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USSF Election Fallout: False Expectations and How We Forgot How Far We’ve Come

With the election over, let’s pragmatically look at the state of soccer in the United States.

Serbia v United States Photo by Kent Horner/Getty Images

All right everyone, let’s take a collective breath. Feel better? Probably not. But I promise I’m going to do my best to calm everyone down. I get it, according to Twitter the “establishment” won. Carlos Cordeiro, former Vice President of U.S. Soccer, was elected by the voting councils with nearly 70% of the vote.

I can hear the cries of the many — or read the tweets — that “nothing will change” along with a myriad of mudslinging, uninformed, baseless claims that aren't anywhere near productive to the conversation. I myself have been in at least 10 different threads of debates with fans about the state of the U.S. Soccer Federation, Soccer United Marketing (SUM), MLS, grassroots, and the overall landscape of soccer here.

I’m not going to bury the lede here. Soccer isn't doing poorly in this country. We aren't in some catastrophic state, the sky isn't burning, and we’re certainly not this gif:

Merritt Paulson, the owner of the Portland Timbers and one of my favorite people on social media had a great take:

And if you want the take of someone I’ll guess you supported for the election — assuming you’re pro-revolution — Eric Wynalda had some great, inspirational statements in his election address (marked 2:32:30).

“This is NOT a revolution, this is an evolution.” Wynalda said in his address.

So forgive me for this exceptionally long article. Maybe it’s because I'm sick of trying to explain in 140 characters what I mean, but I believe this will help some come to grips with where we’ve been, where we are, and that, most importantly, there’s a future of change to come. Just as Wynalda mentions above, the sky isn't falling. It’s just changing.

I’m going to start off with something I hate to do, and that’s qualify myself. However I think it’s very important you understand where I’m coming from and what I’ve done to understand my analysis. I’m not just a writer. In fact, that’s the least of what I am. In soccer terminology, I would like to consider myself a builder. Someone who is finding their way to impact the game and make it better for the generations after us. I’m in contract work for PUMA involved with grassroots programming and European academy U.S. partnerships. I’ve done work for Soccer United Marketing (SUM) on Copa America Centenario and the Gold Cup.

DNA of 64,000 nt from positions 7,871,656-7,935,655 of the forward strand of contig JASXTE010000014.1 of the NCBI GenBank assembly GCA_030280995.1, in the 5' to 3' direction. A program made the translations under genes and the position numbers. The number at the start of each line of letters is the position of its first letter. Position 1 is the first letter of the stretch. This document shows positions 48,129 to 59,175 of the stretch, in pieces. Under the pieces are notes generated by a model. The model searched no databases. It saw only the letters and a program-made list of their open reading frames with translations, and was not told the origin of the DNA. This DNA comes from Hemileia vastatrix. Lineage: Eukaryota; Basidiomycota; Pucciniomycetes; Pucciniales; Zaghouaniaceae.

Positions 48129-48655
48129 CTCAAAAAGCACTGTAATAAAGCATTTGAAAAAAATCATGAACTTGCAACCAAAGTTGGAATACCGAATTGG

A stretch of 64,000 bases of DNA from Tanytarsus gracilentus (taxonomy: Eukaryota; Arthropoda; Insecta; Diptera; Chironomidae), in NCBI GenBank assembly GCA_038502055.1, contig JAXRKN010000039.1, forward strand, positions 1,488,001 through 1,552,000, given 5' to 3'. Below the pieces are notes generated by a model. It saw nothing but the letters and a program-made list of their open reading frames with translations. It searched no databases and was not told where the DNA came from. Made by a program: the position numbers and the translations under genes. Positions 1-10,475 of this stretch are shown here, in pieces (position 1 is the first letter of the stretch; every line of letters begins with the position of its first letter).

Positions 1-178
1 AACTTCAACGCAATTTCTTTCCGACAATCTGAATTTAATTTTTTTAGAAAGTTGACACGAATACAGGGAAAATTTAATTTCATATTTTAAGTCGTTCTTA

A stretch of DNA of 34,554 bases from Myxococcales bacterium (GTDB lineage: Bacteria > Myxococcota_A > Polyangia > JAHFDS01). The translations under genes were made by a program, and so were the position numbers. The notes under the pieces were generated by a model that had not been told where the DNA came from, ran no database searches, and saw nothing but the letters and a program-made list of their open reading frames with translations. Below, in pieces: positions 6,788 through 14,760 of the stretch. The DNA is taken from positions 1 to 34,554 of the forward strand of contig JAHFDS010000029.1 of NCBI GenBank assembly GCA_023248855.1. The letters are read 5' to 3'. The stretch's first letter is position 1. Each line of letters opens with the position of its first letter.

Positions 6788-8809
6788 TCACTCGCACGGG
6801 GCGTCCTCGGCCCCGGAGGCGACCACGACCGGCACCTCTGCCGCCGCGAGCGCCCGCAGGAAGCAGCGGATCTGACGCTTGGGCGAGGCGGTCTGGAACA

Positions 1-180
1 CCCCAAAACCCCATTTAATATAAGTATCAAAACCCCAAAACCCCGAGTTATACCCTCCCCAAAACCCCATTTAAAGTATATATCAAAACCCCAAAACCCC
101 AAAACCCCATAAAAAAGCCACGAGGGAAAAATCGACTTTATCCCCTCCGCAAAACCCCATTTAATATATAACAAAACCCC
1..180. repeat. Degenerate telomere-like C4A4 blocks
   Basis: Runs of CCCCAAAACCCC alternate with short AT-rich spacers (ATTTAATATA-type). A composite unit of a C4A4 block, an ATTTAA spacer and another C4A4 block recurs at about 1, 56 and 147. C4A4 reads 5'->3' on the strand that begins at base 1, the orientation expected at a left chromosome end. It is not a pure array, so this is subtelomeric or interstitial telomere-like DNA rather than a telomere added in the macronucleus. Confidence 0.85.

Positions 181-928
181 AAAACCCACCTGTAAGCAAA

I’ve been a coach for over 10 years in high school and club soccer. I've sat in countless conferences and conventions listening to much smarter people than me like Wynalda, Christopher Moore (U.S. Youth soccer CEO), Nelson Rodriguez (former senior vice president in multiple MLS and SUM roles), Lynn Berling-Manuel (United Soccer Coaches CEO), and so many more in an effort to understand the various levels and viewpoints. I've even been a referee for three very long years. I played soccer since I was 12 and in college. And writing is another outlet I hope to use to create change in this game. Don’t believe me? Feel free to check out my LinkedIn.

I have done studies on various international systems, including top-down analysis from professional to grassroots. I will bet money that I research as much as anyone can on the game. I’d say I spend anywhere around 100+ hours a week in soccer whether it be reading, watching, playing, or working. I’ve read the report on how the DFB remodeled its entire system (I’m happy to share the copy just DM me on twitter) and I plan to read the 109-page 2018 Book of Reports from USSF to gain a better understanding of what is happening. I was one of 83 people who watched the AGM live this past Saturday at 8 a.m. while most were either coaching, playing, watching soccer, or sleeping.

I’m not saying all this because I want to brag about how much I’ve done — very little in my opinion — or make you feel inadequate. I want you to understand that I don’t take this story lightly. That I come from a position of an informed person within the system who even struggles to understand it all sometimes. So I can imagine that if I don’t always have the full picture, then a fan is only going to have a small tip of the iceberg. The hot-button, sexy topics are everywhere because that’s what’s on social media (re: back to the Paulson tweet).

I know that was a lot, and there are actual points to come (stay with me please). I’m going to tackle this in a few different specific subsections to help focus my position. But in an effort to not turn you off yet, understand these premises I support so you don’t think I’m some corporate robot:

1. The best system is promotion/relegation.

2. I believe we need to foster more creativity in the game.

3. We need more focus on urban or pick-up play; specifically in lower socioeconomic areas.

4. We have to have a greater focus on minority participation and coaches.

We Have Come So Far Already, Don’t Forget That